FIG. 7 is a front elevation view of the flexible tray portion 30 of the compact disk storage apparatus of this invention; while FIG. 8 is a side elevation cross-sectional view taken along line 8--8 of FIG. 7. FIG. 8 illustrates both upper return 36 and lower return 38 as being contiguous, folded portions of the tray 30 itself. Alternatively, either or both of these returns could be separately constructed and affixed to the tray.

FIG. 9 is a front elevation view of the housing portion of the compact disk storage apparatus of this invention; while FIG. 10 is a side elevation cross-sectional view taken along line 10--10 of FIG. 9. FIG. 10 best illustrates the open cavity 50 defined by the housing 12, with inwardly-disposed catch or tab member 40 carried on the front surface 18.

FIG. 11 is a front elevation view of the compact disk storage case apparatus 10 of this invention, illustrating the tray portion 30 (in phantom) fully inserted into the housing portion 12 for CD storage. FIG. 12 is a side elevation cross-sectional view taken along line 12--12 of FIG. 11 (this view is analogous to FIG. 4, and shown here for relation to FIG. 11).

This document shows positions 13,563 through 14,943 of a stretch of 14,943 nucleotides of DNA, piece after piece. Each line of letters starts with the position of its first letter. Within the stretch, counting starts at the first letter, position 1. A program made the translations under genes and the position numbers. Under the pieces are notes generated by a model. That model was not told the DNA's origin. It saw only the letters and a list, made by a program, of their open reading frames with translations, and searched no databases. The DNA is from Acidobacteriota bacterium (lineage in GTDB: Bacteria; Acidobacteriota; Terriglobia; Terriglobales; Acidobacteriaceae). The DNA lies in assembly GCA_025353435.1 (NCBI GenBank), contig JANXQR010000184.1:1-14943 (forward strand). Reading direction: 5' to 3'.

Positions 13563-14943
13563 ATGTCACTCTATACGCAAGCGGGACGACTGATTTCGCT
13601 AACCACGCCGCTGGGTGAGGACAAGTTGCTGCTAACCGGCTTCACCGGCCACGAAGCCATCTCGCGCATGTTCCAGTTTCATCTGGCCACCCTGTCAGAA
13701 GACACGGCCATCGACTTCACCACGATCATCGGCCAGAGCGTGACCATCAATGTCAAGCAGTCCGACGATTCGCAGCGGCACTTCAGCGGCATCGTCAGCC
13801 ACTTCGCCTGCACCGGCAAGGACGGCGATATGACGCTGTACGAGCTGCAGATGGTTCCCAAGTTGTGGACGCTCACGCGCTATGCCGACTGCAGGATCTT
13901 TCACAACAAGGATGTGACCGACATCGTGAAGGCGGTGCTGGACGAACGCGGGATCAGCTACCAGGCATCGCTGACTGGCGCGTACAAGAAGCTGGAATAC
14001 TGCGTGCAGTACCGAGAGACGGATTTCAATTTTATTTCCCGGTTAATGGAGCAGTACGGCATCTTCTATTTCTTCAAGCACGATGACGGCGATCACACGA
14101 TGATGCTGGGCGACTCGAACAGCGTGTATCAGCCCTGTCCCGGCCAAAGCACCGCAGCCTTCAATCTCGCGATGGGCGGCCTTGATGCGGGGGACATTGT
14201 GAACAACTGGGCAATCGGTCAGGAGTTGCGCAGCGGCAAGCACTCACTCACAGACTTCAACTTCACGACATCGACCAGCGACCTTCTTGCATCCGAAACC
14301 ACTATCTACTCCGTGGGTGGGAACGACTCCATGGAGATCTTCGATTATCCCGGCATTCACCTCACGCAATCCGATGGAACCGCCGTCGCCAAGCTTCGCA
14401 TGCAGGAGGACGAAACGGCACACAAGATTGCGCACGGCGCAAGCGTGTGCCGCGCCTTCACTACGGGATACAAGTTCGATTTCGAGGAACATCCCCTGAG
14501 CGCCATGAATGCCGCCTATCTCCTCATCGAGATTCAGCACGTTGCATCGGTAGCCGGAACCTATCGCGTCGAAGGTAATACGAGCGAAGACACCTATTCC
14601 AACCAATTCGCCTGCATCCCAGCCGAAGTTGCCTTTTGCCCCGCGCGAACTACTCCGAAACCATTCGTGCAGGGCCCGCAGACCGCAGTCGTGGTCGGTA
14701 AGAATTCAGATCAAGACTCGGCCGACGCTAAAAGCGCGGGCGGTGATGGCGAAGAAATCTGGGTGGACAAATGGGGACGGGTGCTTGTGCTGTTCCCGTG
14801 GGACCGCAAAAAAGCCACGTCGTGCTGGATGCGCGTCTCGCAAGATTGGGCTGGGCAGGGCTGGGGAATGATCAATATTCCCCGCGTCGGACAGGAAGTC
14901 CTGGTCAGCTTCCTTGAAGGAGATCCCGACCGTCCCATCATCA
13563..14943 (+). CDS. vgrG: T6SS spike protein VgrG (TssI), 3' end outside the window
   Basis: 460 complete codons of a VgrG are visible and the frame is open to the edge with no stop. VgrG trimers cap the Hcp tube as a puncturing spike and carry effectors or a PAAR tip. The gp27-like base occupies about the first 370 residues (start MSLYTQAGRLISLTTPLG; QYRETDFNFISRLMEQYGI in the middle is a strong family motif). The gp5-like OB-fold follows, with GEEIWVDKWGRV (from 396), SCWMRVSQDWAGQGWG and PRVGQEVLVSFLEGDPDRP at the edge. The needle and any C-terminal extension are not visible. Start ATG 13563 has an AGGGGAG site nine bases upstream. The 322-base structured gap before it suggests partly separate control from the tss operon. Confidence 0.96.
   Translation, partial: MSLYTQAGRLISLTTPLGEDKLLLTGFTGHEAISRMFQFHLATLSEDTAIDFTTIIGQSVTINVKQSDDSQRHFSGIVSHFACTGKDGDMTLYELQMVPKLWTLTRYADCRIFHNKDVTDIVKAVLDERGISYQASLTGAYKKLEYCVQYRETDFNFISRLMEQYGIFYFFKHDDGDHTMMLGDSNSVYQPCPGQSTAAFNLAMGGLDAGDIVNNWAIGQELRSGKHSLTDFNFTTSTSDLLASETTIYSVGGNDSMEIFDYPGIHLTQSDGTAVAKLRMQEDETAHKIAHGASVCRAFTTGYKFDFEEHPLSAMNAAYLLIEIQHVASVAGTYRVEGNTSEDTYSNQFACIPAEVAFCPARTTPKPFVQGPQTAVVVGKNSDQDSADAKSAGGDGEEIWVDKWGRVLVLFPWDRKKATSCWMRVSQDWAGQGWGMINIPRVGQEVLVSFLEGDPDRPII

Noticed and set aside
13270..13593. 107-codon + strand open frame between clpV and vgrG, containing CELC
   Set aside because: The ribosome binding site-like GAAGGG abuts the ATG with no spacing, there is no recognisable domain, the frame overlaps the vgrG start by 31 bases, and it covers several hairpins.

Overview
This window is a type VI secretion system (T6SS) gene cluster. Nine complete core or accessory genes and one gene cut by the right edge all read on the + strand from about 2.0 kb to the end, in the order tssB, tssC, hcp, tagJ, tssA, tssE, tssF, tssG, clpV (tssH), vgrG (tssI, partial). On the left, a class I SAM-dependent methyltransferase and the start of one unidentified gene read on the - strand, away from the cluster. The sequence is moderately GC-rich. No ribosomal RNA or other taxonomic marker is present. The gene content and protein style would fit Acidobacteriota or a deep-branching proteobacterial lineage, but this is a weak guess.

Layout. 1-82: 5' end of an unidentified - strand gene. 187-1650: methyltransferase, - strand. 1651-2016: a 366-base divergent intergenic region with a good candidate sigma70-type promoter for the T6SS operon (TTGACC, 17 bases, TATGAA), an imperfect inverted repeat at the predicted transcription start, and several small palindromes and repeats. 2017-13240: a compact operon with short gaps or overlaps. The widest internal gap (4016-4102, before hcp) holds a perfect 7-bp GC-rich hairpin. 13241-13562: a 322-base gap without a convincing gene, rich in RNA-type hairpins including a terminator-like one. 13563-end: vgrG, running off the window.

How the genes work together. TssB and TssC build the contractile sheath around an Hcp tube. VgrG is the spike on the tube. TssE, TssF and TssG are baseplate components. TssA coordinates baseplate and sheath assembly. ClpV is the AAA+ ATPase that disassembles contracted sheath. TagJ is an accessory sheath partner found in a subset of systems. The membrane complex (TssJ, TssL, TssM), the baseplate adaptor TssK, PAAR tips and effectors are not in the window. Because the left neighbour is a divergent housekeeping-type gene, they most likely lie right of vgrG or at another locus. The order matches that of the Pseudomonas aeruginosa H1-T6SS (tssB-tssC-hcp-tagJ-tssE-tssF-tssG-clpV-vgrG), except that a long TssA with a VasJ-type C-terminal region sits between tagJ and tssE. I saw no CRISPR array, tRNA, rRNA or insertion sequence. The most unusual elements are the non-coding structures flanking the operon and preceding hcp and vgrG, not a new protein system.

FIG. 13 is a front elevation view of a preferred embodiment of the compact disk storage case of this invention, illustrating a fastening feature in the form of a keyway-type bottom flange 60 of the housing portion 12 for insertion into a magazine, while FIG. 14 is a side elevation cross-sectional view taken along line 14--14 of FIG. 13. This keyway-type bottom flange 60 may be preferable for ease in manufacture, and for certain storage applications.

While this invention has been described in connection with preferred embodiments thereof, it is obvious that modifications and changes therein may be made by those skilled in the art to which it pertains without departing from the spirit and scope of the invention. Accordingly, the scope of this invention is to be limited only by the appended claims and their legal equivalents.